UBC Theses and Dissertations
PVIT: A task-based approach for design and evaluation of interactive visualizations for preferential choice Bautista, Jeanette Lyn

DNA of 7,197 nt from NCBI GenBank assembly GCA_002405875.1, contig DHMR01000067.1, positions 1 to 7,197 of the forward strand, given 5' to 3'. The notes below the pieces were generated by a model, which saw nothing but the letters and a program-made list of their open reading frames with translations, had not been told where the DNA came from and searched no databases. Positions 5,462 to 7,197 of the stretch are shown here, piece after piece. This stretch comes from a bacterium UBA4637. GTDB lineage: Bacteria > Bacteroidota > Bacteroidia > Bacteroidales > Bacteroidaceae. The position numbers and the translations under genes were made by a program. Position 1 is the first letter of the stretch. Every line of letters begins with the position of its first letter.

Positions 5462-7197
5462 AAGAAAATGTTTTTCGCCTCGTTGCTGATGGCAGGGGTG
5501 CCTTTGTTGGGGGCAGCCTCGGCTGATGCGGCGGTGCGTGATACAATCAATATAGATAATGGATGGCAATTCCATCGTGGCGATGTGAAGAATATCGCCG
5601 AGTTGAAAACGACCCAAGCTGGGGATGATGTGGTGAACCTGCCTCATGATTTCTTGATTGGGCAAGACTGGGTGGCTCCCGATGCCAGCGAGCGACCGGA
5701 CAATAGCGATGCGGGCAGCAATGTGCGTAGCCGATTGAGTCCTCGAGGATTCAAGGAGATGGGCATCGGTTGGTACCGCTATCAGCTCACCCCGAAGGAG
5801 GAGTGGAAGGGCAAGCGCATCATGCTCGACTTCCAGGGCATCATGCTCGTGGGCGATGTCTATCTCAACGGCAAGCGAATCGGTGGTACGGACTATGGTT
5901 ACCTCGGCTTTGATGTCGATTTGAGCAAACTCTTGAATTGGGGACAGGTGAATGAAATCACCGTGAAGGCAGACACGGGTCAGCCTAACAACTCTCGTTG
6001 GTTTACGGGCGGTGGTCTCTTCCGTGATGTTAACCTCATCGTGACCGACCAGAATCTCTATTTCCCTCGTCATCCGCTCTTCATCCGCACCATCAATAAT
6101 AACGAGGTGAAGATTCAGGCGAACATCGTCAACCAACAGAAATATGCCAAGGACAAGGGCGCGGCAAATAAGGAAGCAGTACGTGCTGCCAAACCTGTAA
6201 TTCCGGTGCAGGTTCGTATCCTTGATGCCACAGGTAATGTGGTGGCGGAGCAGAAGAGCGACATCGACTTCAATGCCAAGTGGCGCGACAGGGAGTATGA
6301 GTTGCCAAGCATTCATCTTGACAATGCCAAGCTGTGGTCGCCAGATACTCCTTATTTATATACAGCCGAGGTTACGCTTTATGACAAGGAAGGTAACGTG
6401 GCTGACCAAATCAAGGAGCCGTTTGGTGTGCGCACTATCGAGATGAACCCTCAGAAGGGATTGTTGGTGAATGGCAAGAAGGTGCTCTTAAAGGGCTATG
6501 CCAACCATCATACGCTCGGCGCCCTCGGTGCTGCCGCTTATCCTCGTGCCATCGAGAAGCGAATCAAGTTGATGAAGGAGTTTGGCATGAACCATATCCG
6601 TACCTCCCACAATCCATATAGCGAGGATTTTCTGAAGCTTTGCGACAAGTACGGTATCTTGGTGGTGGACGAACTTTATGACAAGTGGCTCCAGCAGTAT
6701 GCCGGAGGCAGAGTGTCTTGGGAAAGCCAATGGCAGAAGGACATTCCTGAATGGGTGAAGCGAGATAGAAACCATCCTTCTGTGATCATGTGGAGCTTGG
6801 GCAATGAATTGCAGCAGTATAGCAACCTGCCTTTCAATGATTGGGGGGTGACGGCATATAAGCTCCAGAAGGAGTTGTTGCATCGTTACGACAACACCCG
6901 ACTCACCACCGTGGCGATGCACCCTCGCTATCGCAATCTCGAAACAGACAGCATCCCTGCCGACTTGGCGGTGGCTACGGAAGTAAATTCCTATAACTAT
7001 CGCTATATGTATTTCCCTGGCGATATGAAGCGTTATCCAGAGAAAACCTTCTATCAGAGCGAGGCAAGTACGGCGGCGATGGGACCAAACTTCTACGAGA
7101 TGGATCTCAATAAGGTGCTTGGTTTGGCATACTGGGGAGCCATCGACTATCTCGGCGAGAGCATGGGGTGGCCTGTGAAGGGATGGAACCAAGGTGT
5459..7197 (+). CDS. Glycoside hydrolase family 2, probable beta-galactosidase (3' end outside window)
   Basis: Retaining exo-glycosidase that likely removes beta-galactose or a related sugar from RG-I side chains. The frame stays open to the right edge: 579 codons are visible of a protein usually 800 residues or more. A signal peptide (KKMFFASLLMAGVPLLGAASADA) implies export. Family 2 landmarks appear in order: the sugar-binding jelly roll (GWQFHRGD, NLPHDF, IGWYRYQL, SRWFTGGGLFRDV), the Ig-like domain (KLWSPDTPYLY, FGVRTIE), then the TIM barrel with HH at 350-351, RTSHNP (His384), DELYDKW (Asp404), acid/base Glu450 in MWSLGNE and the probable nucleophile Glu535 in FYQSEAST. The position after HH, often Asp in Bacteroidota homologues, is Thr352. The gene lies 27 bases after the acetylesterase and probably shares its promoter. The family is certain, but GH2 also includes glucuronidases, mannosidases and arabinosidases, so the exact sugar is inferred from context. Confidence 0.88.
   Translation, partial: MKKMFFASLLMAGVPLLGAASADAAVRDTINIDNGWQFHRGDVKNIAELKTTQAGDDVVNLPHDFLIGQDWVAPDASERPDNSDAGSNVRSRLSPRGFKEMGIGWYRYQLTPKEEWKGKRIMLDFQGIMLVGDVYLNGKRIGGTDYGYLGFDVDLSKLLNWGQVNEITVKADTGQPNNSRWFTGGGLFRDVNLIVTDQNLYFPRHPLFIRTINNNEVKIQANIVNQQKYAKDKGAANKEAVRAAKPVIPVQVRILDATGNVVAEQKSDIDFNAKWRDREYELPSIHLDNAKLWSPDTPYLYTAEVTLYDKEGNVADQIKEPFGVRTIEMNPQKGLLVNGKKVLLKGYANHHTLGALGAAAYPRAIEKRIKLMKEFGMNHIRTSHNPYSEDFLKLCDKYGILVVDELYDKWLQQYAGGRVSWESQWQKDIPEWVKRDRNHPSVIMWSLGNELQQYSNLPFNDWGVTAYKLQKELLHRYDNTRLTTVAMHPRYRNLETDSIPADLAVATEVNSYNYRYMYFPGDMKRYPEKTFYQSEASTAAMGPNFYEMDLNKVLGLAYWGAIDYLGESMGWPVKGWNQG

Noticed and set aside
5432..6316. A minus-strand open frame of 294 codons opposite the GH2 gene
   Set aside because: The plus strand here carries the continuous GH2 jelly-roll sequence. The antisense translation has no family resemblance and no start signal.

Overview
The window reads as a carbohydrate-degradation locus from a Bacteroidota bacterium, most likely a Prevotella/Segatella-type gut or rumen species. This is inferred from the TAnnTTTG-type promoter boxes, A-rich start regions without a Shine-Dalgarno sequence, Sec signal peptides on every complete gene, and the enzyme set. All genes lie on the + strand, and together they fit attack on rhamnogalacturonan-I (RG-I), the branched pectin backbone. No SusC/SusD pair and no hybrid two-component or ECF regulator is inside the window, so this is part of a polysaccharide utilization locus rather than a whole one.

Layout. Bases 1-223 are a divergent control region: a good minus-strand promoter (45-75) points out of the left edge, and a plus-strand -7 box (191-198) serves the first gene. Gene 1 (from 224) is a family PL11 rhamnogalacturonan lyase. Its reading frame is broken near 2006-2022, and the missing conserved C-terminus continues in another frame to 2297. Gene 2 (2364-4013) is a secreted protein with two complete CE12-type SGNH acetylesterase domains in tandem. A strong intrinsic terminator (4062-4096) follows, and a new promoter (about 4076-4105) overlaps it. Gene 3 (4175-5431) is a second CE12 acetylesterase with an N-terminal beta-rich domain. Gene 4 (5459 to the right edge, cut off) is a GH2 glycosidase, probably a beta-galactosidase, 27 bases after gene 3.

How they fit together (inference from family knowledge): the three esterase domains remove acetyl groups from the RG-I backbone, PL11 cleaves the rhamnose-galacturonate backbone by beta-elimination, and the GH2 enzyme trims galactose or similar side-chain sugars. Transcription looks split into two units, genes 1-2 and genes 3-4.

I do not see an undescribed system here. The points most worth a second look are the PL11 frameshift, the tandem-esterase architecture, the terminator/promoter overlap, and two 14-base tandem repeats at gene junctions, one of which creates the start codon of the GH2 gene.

In decision theory the process of selecting the best option is called preferential choice. Many personal, business, and professional preferential choice decisions are made every day. In these situations, a decision maker must select the optimal option among multiple alternatives. In order to do this, she must be able to analyze a model of her preferences with respect to the objectives that are important to her. Prescriptive decision theory suggests several ways to effectively develop a decision model. However, these methods often end up too tedious and complicated to apply to complex decisions that involve many objectives and alternatives. In order to help people make better decisions, an easier, more intuitive way to develop interactive models for analysis of decision contexts is needed. The application of interactive visualization techniques to this problem is an opportune solution. A visualization tool to help in preferential choice must take into account important aspects from both fields of Information Visualization and Decision Theory. There exists some proposals that claim to aid preferential choice, but some key tasks and steps from at least one of these areas are often overlooked. An added missing element in these proposals is an adequate user evaluation. In fact, the concept of a good evaluation in the field of information visualization is a topic of debate, since the goals of such systems stretch beyond what can be concluded from traditional usability testing. In our research we investigate ways to overcome some of the challenges faced in the design and evaluation of visualization systems for preferential choice. In previous work, Carenini and Lloyd proposed ValueCharts, a set of visualizations and interactive techniques to support the inspection of linear models of preferences. We now identify the need to consider the decision process in its entirety, and to redesign ValueCharts in order to support all phases of preferential choice. We present our task-based approach to the redesign of ValueCharts grounded in recent findings from both Decision Analysis and Information Visualization. We propose a set of domain-independent tasks for the design and evaluation of interactive visualizations for preferential choice. We then use the resulting framework as a basis for an analytical evaluation of our tool and alternative approaches. Finally, we use an application of the task model in conjunction with a new blend of evaluation methods to assess the utility of ValueCharts.
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